St. Andrews airlift

TIM MCKAY, QMI Agency

, Last Updated: 12:04 PM ET

When you turn off your TV on Sunday, the last image you see may be the victor hoisting the Claret Jug, basking in his moment after winning the Open Championship.

Then, as you head to the dinner table or to the fridge to open a cold one, you likely won't even think about golf again until next Thursday, when you will turn on the tube to find many of the same players contesting our national open.

What happens in those four days is what has been consuming Golf Canada's David Lafleur for months.

For most of the year, Lafleur is a self-admitted paper-pusher, looking after Golf Canada's books as its chief financial officer.

But each July, he becomes a glorified travel agent to the stars of the PGA Tour.

While tournament director Bill Paul has been putting in time all year talking to players and putting together the best field possible for the Canadian Open, July 22-25 at St. George's Golf and Country Club in Toronto, Lafleur is the man in charge of making sure the players actually get there.

He has been in St. Andrew's, Scotland, this week, going over the logistical nightmare that will culminate in a flight out of Edinburgh on Sunday night with a who's who of PGA pros on board.

It's something not a lot of PGA Tour events have to worry about because, typically, the tour moves from one city to another in the same region, not on another continent.

Golf Canada will have an Airbus 310, retrofitted with 82 first-class seats, awaiting players Sunday night. It will take off around 8:30 p.m. or 9 p.m. and land in Toronto at 10:30 p.m. EST, when cars will be waiting to shuttle players to hotels.

At a meagre cost of $1,250 U.S. -- a pretty good rate for a one-way, first-class transatlantic flight, as Lafleur points out -- it's a bonus that is integral to attracting players to the unfortunately scheduled Canadian Open.

"They're appreciative," Lafleur says. "A lot of them say they wouldn't play our event if we didn't have the charter."

Golf Canada saves some money on the plane by partnering with the John Deere corporation, which sends players directly from the John Deere Classic (which finished Sunday) to the British Open.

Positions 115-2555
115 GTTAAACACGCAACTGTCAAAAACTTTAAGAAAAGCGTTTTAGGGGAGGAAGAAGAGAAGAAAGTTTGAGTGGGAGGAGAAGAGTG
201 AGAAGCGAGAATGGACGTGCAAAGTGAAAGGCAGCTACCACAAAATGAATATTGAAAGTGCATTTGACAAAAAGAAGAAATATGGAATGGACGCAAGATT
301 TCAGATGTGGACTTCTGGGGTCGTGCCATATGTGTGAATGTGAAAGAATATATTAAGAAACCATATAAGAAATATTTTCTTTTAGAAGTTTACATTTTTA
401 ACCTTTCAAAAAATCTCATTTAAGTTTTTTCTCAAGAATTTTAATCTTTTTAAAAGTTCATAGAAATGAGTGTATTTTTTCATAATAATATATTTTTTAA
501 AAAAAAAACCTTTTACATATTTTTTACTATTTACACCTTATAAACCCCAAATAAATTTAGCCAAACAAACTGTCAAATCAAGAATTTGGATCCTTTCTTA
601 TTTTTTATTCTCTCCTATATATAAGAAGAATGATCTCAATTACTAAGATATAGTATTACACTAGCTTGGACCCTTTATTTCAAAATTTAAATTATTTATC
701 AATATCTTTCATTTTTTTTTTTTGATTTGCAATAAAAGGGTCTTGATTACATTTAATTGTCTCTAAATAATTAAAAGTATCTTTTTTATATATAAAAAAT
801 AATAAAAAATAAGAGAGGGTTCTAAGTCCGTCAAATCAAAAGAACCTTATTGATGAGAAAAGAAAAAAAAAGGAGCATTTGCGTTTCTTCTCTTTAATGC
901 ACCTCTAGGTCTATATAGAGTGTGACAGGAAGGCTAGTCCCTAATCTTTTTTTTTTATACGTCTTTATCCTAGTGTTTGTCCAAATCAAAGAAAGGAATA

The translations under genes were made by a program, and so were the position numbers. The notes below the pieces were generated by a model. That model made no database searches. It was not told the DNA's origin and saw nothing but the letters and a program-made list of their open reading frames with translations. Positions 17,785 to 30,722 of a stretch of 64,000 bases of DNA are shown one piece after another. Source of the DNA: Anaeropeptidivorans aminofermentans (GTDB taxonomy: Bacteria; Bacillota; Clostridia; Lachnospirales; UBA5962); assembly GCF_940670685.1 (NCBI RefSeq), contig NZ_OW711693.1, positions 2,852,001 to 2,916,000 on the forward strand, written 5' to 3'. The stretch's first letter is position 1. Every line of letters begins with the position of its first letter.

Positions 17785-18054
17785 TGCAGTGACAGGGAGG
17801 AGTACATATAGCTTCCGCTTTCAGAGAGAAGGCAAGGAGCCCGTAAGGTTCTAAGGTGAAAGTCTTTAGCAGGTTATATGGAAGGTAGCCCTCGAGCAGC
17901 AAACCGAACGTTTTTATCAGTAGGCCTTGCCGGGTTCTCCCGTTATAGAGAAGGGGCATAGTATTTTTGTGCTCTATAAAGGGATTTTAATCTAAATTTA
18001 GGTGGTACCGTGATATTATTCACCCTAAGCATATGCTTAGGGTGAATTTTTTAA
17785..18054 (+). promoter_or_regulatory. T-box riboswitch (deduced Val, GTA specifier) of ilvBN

Already scheduled to be on the plane are players such as Mike Weir, Sean O'Hair, Camilo Villegas, Luke Donald, Paul Casey, Tim Clark, Hunter Mahan, Matt Kuchar and John Daly.

PGA rules state that players have until 5 p.m. Friday (in the time zone of the host event) to commit to playing, but Lafleur says it's rare that players choose to come to the Canadian Open at the last minute.

"(The British Open) is a pretty gruelling event, so sometimes we have people who say they're not going to come.

"It's not very often that someone decides to come."

Lafleur likes to touch base with the players who are coming to the Canadian Open early in the week at the British Open, because sometimes it can be tough to talk to them once the event gets started.

And, once Friday comes around, he has to start watching the leaderboard because he needs to know who is going to make the cut and who isn't going to make it.

If a player doesn't make the cut, Lafleur has to check where the they are going to be spending the weekend and figure out how he's going to get them on the Sunday night charter.

"It can be a tough conversation to have if someone has just missed the cut," he says.

It can be difficult if a player does well, too.

Last year, for instance, Mathew Goggin was in the final pairing on Sunday at Turnberry. Not finishing until early evening, Lafleur says he sent the last three shuttle buses and then ferried Goggin to the airport himself in a rental car.

As soon as they got to the airport, and through private security, the plane took off.

Lafleur says the atmosphere on the plane is jovial, with drinks and hors d'oeuvres served before takeoff for players and their guests (usually caddies and/or wives and families), and then dinner is served once the plane is in the air.

Then, players can relax, and Lafleur can exhale.

TIM.MCKAY@SUNMEDIA.CA


Photos